In this section, the results obtained from our numerical cal- culation in 208 Pb are discussed. In all cases, we start by solving the HF equations in a radial mesh that extends up to 20 fm, with a radial step of 0.1 fm. Once the HF solu- tion is found, the RPA equations are solved in the usual matrix formulation. Vibrations (or phonons) with a given multipolarity L (see the following sections for more de- tails), and with natural parity, are calculated. The isoscalar dipole state is subtracted using the procedure explained in the Appendix A of Ref. [21]. A lower cuto ﬀ on the col- lectivity of the intermediate phonon states is needed for at least two reasons: firstly, RPA is known to be not reliable for non-collective states, and secondly, introducing poorly collective phonons would oblige to account for the issue of the Pauli principle correction. The RPA model space must be large, due to the zero-**range** character of the Skyrme forces. It consists of all the occupied states, and all the un- occupied states lying below a cuto ﬀ energy E C equal to 50 MeV. The states at positive energy are obtained by setting the system in a box, that is, the continuum is discretized.

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We found that the screening effects resulting from long- **range** intersite interactions affect the impurity spectral func- tions in several ways. In the FL regime, the on-site interaction is weak. The major effect of longer-**range** intersite interactions is to transfer spectral weight from the Hubbard bands to the quasiparticle peak, and to small satellites, which are shifted from the Hubbard bands by roughly the effective screening frequency ν 0 . In the triangle zone, where the on-site interaction is moderate, the longer-**range** intersite interactions can trigger an insulator-metal phase transition. Let us look at Fig. 8(e) , which illustrates the evolution of the spectral functions across such a metal-insulator transition. For the NN case, the system is an insulator with sharp Hubbard bands and sizable gap. However, for the NN + NNN case, spectral weight appears at the Fermi level, which indicates a strongly renormalized metallic state. While the Hubbard bands are smeared out, their position is almost unchanged. When the 3NN intersite interaction is added, the system turns into a good metal with a large quasiparticle peak and the Hubbard bands are shifted to higher energy. In the MI phase in which the on-site interaction is strong, the spectral functions are less affected by longer-**range** intersite interactions. It seems that the longer-**range** intersite interactions do not signiﬁcantly shrink the gaps. The main effect is to redistribute the weight within the Hubbard bands. At the beginning, the upper and lower Hubbard bands are broad and smooth. When longer-**range** intersite interactions are included, the Hubbard bands turn sharper and thinner, and spectral weight is transferred to the edges of the gap and high-frequency features [see Fig. 8(d) ].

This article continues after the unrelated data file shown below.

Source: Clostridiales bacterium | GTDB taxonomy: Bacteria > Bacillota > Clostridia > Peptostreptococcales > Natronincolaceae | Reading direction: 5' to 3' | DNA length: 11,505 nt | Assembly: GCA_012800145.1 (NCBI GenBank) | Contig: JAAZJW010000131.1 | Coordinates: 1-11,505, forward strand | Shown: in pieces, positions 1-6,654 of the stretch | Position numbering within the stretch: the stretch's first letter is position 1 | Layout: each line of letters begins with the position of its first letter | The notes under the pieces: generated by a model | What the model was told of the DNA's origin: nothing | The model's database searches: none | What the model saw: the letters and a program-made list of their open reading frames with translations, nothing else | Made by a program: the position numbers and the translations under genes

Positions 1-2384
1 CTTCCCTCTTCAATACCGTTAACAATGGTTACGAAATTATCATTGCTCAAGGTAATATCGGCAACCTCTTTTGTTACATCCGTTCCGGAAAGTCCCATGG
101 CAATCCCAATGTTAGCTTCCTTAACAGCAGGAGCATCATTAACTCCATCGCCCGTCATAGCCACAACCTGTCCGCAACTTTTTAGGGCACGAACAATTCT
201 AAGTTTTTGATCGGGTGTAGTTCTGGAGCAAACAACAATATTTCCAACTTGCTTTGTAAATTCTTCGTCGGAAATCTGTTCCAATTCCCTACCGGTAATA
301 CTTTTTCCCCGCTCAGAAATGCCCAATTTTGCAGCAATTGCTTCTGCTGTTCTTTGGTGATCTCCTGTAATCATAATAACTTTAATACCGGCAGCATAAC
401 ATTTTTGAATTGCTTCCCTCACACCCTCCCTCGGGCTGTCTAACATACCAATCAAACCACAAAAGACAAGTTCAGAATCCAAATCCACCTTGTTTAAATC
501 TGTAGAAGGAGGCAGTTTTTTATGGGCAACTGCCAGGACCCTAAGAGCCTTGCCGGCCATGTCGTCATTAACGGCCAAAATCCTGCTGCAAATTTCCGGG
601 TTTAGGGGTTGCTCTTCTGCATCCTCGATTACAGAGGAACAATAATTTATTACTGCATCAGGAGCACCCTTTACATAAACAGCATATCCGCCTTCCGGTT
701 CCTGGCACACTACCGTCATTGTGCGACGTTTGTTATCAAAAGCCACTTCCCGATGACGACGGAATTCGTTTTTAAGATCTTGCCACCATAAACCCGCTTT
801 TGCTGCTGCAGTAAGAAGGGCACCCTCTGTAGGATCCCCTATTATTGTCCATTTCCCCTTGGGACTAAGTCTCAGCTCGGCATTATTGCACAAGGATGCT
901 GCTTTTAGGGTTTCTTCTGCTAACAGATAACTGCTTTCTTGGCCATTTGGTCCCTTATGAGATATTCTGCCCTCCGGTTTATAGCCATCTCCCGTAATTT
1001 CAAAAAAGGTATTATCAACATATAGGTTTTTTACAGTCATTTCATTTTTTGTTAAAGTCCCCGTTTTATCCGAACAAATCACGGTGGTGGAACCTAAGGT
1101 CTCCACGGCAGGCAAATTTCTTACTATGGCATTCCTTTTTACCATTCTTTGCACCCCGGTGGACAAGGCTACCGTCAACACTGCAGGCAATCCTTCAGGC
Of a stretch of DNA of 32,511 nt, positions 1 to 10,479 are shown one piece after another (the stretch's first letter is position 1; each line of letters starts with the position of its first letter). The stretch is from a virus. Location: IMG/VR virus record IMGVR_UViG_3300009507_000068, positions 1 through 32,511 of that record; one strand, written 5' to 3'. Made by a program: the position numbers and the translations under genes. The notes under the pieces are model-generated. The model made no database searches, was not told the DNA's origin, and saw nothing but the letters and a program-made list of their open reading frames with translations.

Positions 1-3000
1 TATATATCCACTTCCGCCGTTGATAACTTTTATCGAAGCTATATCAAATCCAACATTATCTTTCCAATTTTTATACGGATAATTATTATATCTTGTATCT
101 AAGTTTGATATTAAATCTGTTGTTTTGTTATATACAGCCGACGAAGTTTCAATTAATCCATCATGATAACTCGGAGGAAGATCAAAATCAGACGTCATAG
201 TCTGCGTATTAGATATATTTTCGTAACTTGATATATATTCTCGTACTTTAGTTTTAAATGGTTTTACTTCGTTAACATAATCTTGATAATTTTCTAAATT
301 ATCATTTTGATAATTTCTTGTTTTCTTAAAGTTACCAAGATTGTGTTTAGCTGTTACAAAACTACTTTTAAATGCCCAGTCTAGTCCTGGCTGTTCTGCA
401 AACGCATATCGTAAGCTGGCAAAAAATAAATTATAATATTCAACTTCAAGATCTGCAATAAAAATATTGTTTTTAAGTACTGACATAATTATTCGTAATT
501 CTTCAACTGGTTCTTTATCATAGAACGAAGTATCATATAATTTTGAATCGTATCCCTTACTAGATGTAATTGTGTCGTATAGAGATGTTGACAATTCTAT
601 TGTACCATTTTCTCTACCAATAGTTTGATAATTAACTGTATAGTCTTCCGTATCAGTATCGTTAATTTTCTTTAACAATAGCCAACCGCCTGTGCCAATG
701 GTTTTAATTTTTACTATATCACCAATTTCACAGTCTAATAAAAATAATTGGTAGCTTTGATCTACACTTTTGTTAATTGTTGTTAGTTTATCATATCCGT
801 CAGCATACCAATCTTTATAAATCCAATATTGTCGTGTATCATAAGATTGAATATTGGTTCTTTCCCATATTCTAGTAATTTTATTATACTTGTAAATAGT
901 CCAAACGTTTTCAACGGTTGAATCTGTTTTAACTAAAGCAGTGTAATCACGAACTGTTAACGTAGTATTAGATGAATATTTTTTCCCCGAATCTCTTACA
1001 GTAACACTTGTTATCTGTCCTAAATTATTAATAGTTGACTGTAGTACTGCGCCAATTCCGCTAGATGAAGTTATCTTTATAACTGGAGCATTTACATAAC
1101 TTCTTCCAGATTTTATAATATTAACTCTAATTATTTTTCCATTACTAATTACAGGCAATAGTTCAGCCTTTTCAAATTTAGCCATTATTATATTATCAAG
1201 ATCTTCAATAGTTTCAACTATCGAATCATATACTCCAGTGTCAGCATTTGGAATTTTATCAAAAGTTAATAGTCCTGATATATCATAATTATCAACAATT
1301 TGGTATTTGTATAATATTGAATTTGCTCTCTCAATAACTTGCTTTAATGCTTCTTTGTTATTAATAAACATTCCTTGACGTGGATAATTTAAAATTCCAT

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National: IISc, IITM, IMD, NCMRWF International: COLA, NCEP, IPRC, INGV,. APCC, GFDL ,JAMSTEC[r]

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1) Cells throughout the world have variable shapes and sizes. Because of this, and because structure is designed around function, certain shapes are optimal for certain processes. Cell [r]

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DEVELOPING PURPLE WHEAT PURPLE WHEAT AS A SOURCE OF AS A SOURCE OF ANTHOCYANIN PIGMENTS FOR FOOD AND ANTHOCYANIN PIGMENTS FOR FOOD AND ANTHOCYANIN PIGMENTS FOR FOOD AND ANTHOCYANIN PIG[r]

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ABSTRACT
Vitamins are essential nutrients to the body needs in small amount to work properly. The attenuation coefficient is an important parameter for characterizing the penetration and diffusion of x-rays and gamma rays in biological material. The measurement of mass, linear and **mean** free path of biological samples viz. thiamine, adenine, pyridoxine and ascorbic acid in the energies 0.122, 0.356, 0.511, 0.662, 0.840, 1.170, 1.275, 1.330 MeV by using NaI(Tl) scintillation detector. The measured values of mass, linear attenuation coefficient and **mean** free path showed good agreement with theoretical values.